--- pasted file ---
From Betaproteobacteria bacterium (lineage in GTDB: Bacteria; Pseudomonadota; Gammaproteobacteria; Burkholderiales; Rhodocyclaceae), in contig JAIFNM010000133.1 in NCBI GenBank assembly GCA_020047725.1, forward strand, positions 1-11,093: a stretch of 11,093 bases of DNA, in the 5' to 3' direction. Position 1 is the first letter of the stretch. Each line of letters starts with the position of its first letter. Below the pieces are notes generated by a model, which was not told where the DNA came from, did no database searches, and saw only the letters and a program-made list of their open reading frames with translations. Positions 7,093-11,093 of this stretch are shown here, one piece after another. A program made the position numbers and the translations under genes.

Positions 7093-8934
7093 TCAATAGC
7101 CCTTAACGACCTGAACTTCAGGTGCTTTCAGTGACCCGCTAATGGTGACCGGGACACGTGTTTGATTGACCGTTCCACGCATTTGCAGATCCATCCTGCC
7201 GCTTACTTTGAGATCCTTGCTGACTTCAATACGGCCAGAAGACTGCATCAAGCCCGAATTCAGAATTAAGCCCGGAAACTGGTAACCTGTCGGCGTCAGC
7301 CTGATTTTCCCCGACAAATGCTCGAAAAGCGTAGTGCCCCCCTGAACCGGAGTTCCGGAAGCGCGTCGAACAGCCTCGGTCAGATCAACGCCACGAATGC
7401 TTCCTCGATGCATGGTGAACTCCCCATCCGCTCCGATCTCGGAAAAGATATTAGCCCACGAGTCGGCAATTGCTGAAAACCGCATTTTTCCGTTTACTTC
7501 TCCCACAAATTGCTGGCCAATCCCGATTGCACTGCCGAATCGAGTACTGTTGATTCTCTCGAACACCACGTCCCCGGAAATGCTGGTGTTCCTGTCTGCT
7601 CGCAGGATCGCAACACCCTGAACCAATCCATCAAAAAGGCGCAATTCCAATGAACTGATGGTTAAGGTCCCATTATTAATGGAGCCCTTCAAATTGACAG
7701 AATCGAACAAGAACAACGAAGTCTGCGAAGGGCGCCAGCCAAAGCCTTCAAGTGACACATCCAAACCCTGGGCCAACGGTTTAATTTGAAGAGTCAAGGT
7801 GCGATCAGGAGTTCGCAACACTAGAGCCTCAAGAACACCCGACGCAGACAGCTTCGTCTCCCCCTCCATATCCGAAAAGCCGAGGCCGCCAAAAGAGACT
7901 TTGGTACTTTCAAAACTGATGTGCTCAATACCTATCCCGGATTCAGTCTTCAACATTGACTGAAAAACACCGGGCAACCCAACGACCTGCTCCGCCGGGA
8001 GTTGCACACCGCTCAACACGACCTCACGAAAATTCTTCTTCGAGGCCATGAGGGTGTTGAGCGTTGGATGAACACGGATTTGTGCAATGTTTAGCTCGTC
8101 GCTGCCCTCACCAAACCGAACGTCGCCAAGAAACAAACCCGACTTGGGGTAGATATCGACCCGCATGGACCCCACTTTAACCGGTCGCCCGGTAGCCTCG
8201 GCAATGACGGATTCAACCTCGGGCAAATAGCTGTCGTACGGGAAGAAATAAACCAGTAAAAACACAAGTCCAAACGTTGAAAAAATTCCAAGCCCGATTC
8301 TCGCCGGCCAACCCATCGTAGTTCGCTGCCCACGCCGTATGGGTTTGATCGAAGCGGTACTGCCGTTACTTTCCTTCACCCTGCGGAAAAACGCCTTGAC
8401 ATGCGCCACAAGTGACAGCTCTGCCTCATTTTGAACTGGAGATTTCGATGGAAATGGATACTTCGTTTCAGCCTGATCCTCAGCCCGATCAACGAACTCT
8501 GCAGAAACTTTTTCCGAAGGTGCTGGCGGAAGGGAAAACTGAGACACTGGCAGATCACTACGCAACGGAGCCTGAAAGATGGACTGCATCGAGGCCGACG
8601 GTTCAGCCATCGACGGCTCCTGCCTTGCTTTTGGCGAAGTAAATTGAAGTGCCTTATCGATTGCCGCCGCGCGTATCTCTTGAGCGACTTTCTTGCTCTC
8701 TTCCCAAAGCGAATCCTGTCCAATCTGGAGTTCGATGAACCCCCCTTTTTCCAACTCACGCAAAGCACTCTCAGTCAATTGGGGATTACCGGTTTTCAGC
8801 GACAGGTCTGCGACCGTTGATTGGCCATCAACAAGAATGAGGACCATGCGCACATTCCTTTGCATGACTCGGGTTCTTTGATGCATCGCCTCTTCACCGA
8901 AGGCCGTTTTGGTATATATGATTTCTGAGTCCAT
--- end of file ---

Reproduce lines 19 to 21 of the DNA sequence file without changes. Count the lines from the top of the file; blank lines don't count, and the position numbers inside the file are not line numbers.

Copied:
8601 GTTCAGCCATCGACGGCTCCTGCCTTGCTTTTGGCGAAGTAAATTGAAGTGCCTTATCGATTGCCGCCGCGCGTATCTCTTGAGCGACTTTCTTGCTCTC
8701 TTCCCAAAGCGAATCCTGTCCAATCTGGAGTTCGATGAACCCCCCTTTTTCCAACTCACGCAAAGCACTCTCAGTCAATTGGGGATTACCGGTTTTCAGC
8801 GACAGGTCTGCGACCGTTGATTGGCCATCAACAAGAATGAGGACCATGCGCACATTCCTTTGCATGACTCGGGTTCTTTGATGCATCGCCTCTTCACCGA